, Volume 57, Issue 1-2, pp 11-23

A model of striate response properties based on geniculate anisotropies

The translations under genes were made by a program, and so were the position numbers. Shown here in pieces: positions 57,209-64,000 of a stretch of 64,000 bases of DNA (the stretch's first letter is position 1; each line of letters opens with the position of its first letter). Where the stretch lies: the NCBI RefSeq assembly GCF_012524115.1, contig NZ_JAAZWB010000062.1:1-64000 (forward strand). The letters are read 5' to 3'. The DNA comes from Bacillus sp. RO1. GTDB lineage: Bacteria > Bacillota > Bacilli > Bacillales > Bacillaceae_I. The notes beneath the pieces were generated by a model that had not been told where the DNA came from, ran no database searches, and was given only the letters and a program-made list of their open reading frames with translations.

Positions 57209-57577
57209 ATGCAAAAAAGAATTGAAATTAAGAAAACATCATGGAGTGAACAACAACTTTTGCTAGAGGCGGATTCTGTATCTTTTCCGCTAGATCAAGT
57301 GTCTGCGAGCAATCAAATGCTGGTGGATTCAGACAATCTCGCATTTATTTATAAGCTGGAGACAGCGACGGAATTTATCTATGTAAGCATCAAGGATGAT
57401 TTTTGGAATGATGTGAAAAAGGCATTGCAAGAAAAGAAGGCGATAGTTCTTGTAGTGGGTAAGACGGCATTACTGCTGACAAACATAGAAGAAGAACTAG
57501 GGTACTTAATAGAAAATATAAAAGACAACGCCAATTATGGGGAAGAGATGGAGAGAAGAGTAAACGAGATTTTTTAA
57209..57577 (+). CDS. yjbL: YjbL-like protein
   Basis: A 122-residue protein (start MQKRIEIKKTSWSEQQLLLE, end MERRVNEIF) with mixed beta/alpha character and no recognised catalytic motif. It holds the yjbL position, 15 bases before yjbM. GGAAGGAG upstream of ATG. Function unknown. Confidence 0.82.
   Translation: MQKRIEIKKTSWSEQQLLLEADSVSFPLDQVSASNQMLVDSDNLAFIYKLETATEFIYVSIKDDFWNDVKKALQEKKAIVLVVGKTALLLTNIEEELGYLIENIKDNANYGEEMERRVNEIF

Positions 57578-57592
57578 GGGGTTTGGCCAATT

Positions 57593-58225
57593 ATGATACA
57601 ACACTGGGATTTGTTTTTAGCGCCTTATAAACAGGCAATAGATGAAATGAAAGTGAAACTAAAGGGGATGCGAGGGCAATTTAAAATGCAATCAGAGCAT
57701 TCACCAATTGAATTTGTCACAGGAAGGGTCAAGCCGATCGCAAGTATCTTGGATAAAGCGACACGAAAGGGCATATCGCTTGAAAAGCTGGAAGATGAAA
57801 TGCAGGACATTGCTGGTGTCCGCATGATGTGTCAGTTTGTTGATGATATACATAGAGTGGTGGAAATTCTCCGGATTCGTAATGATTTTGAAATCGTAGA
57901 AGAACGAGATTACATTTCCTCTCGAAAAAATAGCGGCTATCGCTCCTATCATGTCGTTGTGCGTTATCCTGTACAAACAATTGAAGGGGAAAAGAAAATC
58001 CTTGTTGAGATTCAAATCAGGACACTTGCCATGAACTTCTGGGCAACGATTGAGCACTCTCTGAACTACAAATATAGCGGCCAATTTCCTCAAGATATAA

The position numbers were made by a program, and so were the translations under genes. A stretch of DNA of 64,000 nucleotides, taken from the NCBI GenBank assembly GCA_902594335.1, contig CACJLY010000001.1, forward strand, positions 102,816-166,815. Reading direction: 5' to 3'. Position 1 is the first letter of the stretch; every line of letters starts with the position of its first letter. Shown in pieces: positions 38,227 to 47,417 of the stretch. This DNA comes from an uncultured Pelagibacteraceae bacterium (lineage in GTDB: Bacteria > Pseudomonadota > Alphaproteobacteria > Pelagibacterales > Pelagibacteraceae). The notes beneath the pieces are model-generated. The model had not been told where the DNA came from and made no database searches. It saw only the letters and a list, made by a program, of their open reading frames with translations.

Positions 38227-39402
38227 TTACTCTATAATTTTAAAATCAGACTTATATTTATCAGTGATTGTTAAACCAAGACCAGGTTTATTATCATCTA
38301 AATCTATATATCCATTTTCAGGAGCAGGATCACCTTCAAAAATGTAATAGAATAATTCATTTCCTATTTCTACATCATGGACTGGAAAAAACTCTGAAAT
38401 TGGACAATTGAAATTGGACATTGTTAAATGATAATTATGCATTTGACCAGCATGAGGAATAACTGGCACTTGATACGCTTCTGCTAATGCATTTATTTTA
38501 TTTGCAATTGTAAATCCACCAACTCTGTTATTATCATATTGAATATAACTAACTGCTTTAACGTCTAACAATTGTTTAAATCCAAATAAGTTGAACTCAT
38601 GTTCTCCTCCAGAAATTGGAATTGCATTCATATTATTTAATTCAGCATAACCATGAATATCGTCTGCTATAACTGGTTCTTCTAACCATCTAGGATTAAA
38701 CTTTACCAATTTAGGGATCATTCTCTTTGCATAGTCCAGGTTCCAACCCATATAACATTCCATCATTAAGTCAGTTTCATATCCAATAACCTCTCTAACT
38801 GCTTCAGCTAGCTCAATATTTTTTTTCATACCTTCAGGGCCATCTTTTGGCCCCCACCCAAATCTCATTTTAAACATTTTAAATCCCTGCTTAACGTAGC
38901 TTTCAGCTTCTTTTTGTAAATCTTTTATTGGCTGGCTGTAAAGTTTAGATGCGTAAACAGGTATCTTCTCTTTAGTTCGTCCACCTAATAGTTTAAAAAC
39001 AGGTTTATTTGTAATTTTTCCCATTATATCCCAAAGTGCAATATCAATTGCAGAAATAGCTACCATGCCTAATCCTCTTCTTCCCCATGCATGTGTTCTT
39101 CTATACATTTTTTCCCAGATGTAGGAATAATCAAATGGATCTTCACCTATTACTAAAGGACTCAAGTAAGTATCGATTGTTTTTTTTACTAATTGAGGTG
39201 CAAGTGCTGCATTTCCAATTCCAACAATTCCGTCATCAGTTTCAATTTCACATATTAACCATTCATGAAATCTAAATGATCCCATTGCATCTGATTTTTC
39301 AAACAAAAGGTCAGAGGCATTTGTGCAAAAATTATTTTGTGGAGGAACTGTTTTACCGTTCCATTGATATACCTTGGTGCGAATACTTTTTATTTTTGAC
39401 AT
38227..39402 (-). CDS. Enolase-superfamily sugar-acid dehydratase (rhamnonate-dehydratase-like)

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The orientation biases seen in the responses of cells in the retina and dLGN are dependent on the spatial frequency of the stimulus, being appreciable only at higher spatial frequencies. An inhibitory mechanism that suppresses the responses to low spatial frequencies would leave a striate cell receiving a biased geniculate input with an orientation sensitivity at the higher spatial frequencies. Such an inhibition could in fact come from one or a small group of LGN cells (through cortical interneurones), since their response extends to spatial frequencies much lower than for cortical cells at the same eccentricity. According to this scheme, a number of other striate response characteristics, e.g., their length and spatial frequency response functions, can also be explained.